muscle soreness

Are you sore from your strength training workout?

From this book, The Body by Science Question and Answer Book, this quote:

“Soreness doesn’t have any direct correlation to growth stimulation.”

 And this:

“The truth is that soreness is not a valid measure of anything but soreness.”

You might be sore after a workout especially in the beginning, but soreness is not our goal.  Our purpose is to make you stronger which will make your life easier.

Testimonies from our clients describing the changes being stronger has made in their lives:

  • 72 year old female client able to crawl around on the floor to reconnect her computer system
  • A petite 5 foot woman is able to easily carry her 50 lb bag of dog food
  • 69 year old female client able to lift her garage door
  • A female client able to place her 80 lb harp in her car by herself
  • A male easily able to crawl around attics for his job without any pain


When you stub your toe, your toe is sore, but you don’t expect your toe to come back stronger for the experience. The type of training we do at Austin Personal Training and at New Orleans Personal Training will make you stronger and make your life easier. There are many more testimonies and lives that have been changed for the better through Kelly Personal Training. This is done by working one on one with a trainer once a week for thirty minutes.

Thank you to Gretchen Beaty, personal trainer at Kelly Personal Training Austin, for writing this blog post.

Lactic acid soreness – “one of the classic mistakes in the history of science"

A quote from this NYT article, Lactic Acid Is Not Muscles' Foe, It's Fuel:

“’The notion that lactic acid was bad took hold more than a century ago’ … It stuck because it seemed to make so much sense.

‘It's one of the classic mistakes in the history of science.’ ”

The article goes on to say that the idea that lactic acid causes muscle soreness never made sense, because lactic acid is gone from your muscles within an hour of exercise,  The soreness stays.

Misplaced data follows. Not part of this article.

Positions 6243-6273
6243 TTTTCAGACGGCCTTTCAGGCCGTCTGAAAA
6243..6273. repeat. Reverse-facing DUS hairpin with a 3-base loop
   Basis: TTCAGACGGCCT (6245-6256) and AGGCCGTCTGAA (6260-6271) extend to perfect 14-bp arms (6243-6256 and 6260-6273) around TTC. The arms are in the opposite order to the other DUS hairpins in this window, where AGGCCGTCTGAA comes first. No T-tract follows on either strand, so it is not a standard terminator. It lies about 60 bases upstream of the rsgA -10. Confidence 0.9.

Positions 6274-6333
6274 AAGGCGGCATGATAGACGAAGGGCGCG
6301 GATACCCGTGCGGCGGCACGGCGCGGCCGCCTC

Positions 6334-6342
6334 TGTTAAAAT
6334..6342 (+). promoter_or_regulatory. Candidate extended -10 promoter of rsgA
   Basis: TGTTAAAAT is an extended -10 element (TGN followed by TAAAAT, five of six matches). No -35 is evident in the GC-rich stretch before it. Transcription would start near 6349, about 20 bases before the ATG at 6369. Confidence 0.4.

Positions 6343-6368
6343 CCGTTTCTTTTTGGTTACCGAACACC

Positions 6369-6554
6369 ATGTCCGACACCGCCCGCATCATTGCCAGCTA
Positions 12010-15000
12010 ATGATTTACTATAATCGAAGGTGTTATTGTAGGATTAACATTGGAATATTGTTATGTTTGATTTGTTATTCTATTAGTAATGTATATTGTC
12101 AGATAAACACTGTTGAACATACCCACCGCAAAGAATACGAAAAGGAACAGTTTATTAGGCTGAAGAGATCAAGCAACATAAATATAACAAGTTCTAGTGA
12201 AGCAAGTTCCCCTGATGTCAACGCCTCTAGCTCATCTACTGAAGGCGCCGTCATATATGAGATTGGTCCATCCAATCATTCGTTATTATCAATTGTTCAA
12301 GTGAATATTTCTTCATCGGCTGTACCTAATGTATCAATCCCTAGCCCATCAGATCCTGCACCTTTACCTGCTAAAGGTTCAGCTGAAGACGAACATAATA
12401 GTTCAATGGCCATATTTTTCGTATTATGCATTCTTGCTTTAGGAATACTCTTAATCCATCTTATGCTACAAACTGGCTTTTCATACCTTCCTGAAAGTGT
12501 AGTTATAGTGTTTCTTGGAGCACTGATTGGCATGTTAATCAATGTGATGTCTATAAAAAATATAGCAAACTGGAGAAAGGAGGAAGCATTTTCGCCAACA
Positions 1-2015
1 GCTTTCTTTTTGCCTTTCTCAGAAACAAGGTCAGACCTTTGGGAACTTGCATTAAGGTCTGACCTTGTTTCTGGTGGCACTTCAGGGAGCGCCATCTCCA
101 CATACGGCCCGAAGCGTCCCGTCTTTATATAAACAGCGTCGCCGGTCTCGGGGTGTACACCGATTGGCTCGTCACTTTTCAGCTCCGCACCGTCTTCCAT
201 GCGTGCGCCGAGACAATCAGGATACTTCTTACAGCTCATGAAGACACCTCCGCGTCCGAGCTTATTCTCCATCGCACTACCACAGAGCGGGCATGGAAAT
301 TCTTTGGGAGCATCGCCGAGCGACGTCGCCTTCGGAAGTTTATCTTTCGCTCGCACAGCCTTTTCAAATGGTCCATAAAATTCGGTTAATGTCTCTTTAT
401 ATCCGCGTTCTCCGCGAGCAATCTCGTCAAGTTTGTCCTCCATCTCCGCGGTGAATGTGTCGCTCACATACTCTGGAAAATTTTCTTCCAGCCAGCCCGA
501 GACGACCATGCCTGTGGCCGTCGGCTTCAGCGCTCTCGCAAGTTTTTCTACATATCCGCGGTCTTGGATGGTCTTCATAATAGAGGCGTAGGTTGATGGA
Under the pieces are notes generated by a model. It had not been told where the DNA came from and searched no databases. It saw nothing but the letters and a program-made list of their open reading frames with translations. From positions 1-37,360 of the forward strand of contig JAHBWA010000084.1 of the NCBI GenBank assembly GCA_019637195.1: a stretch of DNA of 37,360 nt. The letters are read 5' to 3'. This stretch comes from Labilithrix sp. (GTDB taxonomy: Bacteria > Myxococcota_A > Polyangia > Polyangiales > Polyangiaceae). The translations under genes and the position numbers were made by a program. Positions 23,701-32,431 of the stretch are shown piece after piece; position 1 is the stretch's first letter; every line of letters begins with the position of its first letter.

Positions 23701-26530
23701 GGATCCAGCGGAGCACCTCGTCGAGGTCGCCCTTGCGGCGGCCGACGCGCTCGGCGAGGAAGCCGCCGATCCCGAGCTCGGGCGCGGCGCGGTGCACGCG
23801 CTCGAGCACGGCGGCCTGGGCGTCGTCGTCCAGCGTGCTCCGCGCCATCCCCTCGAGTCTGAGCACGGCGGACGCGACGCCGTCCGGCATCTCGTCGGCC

With strength training certain things are observable:

  • 1. Muscle soreness after strength training can last for days.
  • 2. Given enough time after strength training muscles adapt by becoming stronger.
  • 3. The time needed for recovery varies from person to person.


Since we don’t know the precise amount of time needed to recover from strength training why not error on the side of more rest rather than less rest? The advantages:

  • 1. Less likely that exercise sessions will become drudgery.
  • 2. Less chance of a repetitive-use injury.
  • 3. You are more likely to stick to it.
  • 4. Less likely to have a compromised immune system from overtraining.
  • 5. You will be more likely to receive the full benefit of your efforts.


Regarding number five, when there is insufficient time between workouts you will ruin two workouts - you will not be fully recovered from your first workout, and you will not be up to speed for the second one. You will not improve, and you will have wasted valuable time and effort. To get thehighest marginal return on exercise it is essential to have adequaterecovery time,and lactic acid does not come into the mix. You might find thatless frequent exercise can have a profoundly positive effect.

It is often difficult to get a handle on recovery and how often to train.  At Austin Personal Training and at New Orleans Fitness Trainers we can help you with that.